Taiwan News, Staff Writer
2013-09-13 02:55 PM
Wang has been the target of a campaign by President and Kuomintang Chairman Ma Ying-jeou to remove him from office after allegations he tried to influence prosecutors to drop a case against a top opposition lawmaker.
A KMT discipline committee decided Wednesday to strip him of his party membership, which would eventually lead to the loss of both his speakership position and his seat as a lawmaker.
However, after negotiations on Friday morning, caucuses from ruling camp and opposition agreed that Wang could still serve as speaker. The new legislative session is scheduled to open on September 17 with an address by the premier.
Wang himself presided over the caucus talks and announced that the parties had agreed to let Jiang deliver his report, though he said he would wait and see whether he would be able to chair the opening session himself.
The premier might have said it would be difficult for Wang to continue and serve as speaker, but the latter said he would act according to the legal procedures still in place.
KMT legislative caucus chief whip Lin Hung-chih said the party had not signed a single agreement about what should happen at the opening of the session, but he would still address Wang as the speaker.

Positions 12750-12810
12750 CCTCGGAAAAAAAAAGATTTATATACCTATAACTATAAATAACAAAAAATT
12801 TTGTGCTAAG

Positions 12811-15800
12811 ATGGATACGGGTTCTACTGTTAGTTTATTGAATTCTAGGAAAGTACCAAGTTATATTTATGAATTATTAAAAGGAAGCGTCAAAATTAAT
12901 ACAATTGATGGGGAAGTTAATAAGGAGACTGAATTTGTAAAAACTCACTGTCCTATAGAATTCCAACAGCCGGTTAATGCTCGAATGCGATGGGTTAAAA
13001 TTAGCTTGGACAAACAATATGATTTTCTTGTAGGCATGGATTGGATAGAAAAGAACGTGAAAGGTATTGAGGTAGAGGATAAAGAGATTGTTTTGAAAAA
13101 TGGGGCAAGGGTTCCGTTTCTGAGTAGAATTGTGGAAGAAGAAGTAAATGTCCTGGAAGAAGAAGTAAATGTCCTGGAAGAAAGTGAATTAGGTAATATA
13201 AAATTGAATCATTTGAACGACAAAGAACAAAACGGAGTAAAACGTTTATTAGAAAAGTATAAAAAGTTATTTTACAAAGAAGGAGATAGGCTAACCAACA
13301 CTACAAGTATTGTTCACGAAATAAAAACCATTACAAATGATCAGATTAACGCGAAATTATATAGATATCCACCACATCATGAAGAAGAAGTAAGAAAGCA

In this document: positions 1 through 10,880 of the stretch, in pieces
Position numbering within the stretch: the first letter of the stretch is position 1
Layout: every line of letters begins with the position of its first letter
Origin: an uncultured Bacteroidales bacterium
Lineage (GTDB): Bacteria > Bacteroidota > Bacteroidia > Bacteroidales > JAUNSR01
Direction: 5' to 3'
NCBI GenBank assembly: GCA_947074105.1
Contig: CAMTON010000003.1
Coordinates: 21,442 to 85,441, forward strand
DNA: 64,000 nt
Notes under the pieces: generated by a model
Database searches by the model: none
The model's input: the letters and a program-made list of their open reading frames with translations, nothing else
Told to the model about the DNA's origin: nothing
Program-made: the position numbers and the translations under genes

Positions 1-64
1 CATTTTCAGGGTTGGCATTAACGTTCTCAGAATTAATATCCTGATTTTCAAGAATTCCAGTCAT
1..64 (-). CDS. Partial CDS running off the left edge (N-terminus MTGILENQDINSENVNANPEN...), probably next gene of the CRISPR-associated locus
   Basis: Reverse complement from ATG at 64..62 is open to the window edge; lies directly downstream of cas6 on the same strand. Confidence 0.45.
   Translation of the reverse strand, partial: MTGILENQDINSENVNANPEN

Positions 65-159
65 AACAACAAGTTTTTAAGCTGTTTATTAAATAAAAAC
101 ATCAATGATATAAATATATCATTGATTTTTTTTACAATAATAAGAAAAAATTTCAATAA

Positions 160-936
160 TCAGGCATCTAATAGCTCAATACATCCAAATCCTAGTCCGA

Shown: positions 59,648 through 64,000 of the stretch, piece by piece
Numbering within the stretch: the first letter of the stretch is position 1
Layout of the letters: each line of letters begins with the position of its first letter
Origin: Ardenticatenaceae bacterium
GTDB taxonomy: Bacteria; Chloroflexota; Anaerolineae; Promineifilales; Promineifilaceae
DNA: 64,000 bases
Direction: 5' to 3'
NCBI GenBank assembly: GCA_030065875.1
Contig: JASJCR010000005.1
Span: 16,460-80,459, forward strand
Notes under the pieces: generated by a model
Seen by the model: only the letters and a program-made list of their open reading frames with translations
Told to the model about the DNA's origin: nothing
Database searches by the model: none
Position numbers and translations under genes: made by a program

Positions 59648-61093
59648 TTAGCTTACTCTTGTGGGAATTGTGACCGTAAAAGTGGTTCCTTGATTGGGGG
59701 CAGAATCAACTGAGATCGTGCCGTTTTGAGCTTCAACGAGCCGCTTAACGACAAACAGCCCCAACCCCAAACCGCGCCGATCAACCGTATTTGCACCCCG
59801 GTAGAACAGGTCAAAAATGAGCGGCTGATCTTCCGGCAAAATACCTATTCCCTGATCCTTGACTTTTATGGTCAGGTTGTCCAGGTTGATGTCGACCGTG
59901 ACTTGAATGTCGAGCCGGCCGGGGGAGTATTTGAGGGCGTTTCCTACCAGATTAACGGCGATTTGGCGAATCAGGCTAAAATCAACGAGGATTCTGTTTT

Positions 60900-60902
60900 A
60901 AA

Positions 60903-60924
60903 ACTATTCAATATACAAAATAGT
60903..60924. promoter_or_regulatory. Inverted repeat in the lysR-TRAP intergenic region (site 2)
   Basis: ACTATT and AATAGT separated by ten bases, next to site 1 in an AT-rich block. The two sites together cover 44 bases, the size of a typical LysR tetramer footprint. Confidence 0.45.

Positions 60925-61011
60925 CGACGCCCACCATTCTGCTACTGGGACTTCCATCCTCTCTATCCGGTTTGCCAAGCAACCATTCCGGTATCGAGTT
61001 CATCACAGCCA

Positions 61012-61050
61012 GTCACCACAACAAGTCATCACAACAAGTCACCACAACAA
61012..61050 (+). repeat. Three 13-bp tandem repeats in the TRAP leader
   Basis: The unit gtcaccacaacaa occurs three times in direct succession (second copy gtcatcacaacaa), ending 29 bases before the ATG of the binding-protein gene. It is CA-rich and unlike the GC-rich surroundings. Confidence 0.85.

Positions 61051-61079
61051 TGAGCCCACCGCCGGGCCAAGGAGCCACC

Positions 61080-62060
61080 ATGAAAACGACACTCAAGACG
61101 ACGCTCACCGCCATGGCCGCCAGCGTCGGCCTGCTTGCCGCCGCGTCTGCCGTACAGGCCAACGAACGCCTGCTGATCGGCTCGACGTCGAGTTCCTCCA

If Wang lost his seat, a new election for speaker might have to be held, with his current deputy, KMT lawmaker Hung Hsiu-chu, most likely to be nominated as the official candidate for the ruling party. However, if at least nine KMT lawmakers defected out of sympathy for Wang, Hung could lose the vote, reports said.
Cabinet spokeswoman Cheng Li-wun said that no matter who was the speaker of the Legislative Yuan, the premier and his ministers would visit the Legislature to present their reports and take part in question-and-answer session with lawmakers.
Opposition Democratic Progressive Party chief whip Ker Chien-ming, who was at the core the scandal threatening to take down Wang, said it was more than natural that Wang should chair the opening session.
If the KMT decision to strip him of his party membership succeeded, Wang should still be allowed to serve as an independent speaker, Ker said. Since Wang was elected on an at-large list based on the KMT election result according to proportional representation, his removal from the party would automatically lead to the loss of his seat, making him unable to serve as speaker. The DPP has criticized the KMT for putting party measures above the law.
The Taiwan Solidarity Union said that according to the Constitution, the Legislative Yuan could not spend even one day without speaker, just like it could not have two speakers simultaneously.
The power struggle between Wang and Ma has raised fears that the Legislative Yuan would have trouble in dealing with other key issues, such as the fate of the fourth nuclear plant and the service trade pact with China.
As a result of the KMT infighting, a lawmaker withdrew his proposal for a nuclear referendum question, while DPP Chairman Su Tseng-chang announced his withdrawal from a debate with Ma about the service pact originally scheduled for Sunday.